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are acts of maladministration of the affairs of the association by its officers. The penalty for such acts is prescribed by sect. 5239, which declares: "If the directors of any national banking association shall knowingly violate, or knowingly permit any of the officers, agents, or servants of the association to violate any of the provisions of this title (national banks), all the rights, privileges, and franchises of the association shall be thereby forfeited. . . . And in case of such violation, every director who participated in or assented to the same shall be held liable, in his personal and individual capacity, for all damages which the association, its shareholders, or any other person shall have sustained in consequence of such violation."

We are, therefore, of opinion that the wilful misapplication of the moneys and funds of the banking association, which is made an offence by sect. 5209, means something different from the acts of official maladministration referred to in sect. 5239, and it must be a wilful misapplication for the use or benefit of the party charged, or of some person or company other than the association, with intent to injure and defraud the association or some other body corporate or some natural person.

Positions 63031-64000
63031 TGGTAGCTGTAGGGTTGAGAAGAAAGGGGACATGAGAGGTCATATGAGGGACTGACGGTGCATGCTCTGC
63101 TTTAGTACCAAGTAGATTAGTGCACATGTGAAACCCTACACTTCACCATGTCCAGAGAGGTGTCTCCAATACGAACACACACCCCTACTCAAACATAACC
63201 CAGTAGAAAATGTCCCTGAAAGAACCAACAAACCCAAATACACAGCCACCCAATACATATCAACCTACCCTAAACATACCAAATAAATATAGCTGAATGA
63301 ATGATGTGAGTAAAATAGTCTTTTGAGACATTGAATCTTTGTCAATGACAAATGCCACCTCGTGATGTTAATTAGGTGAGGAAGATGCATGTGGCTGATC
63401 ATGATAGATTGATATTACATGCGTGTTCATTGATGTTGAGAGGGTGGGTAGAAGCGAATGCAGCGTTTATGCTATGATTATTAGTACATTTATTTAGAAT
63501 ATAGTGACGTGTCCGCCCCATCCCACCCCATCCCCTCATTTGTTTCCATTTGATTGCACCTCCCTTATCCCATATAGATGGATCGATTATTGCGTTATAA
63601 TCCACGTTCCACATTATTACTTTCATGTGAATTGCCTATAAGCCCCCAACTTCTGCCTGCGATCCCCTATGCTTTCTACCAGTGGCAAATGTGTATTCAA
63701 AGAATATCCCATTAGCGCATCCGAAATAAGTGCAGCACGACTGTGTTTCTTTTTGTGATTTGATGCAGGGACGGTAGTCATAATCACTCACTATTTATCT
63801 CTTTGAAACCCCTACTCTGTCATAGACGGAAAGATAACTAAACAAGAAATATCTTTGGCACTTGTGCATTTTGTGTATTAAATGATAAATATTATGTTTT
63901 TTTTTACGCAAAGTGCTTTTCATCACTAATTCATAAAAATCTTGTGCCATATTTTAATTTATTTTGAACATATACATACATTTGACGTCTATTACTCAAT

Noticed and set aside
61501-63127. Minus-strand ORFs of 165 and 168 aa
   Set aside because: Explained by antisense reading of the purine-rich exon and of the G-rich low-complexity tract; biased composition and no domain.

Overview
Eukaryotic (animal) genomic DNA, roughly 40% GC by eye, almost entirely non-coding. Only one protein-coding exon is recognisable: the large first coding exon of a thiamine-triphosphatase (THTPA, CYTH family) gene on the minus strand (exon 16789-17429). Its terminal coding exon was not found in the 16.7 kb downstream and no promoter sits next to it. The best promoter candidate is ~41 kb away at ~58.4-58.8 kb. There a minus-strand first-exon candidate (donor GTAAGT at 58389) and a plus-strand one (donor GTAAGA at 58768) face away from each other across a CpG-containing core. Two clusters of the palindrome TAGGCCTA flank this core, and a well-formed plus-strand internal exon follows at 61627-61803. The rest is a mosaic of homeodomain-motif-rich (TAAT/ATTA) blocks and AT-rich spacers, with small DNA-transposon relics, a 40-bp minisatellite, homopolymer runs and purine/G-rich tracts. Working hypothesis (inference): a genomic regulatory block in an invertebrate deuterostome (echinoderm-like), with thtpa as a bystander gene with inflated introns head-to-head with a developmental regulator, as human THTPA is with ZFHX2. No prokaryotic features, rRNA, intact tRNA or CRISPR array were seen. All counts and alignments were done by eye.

As the counts under consideration, namely, count 77, and the similar counts down to and including count 96, do not show that the wilful misapplication therein alleged was made by the defendant for his own use, benefit, or advantage, but for the use of the association, we are of opinion that they do not allege an offence under sect. 5209, and are, therefore, insufficient and bad.

The counts are, in our opinion, bad also for repugnancy. They aver that the defendant purchased the shares of the association, and held them in trust for the association. This charge, without further averments, is clearly repugnant. It is true that it is possible for an officer of a banking association, with intent to defraud it, to misappropriate its funds in the purchase for its use of its own stock. But the count which avers such an act should also make other averments to show that the application was not merely a use of the money for the benefit of the association forbidden by law, but a criminal misapplication, by which it was possible that the association could be defrauded.

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For the reasons assigned, the counts next following, numbered from 97 to 116, inclusive, which are similar to count 77, except that they severally fail to aver that the act therein charged was done with intent to injure and defraud, must be held to be insufficient.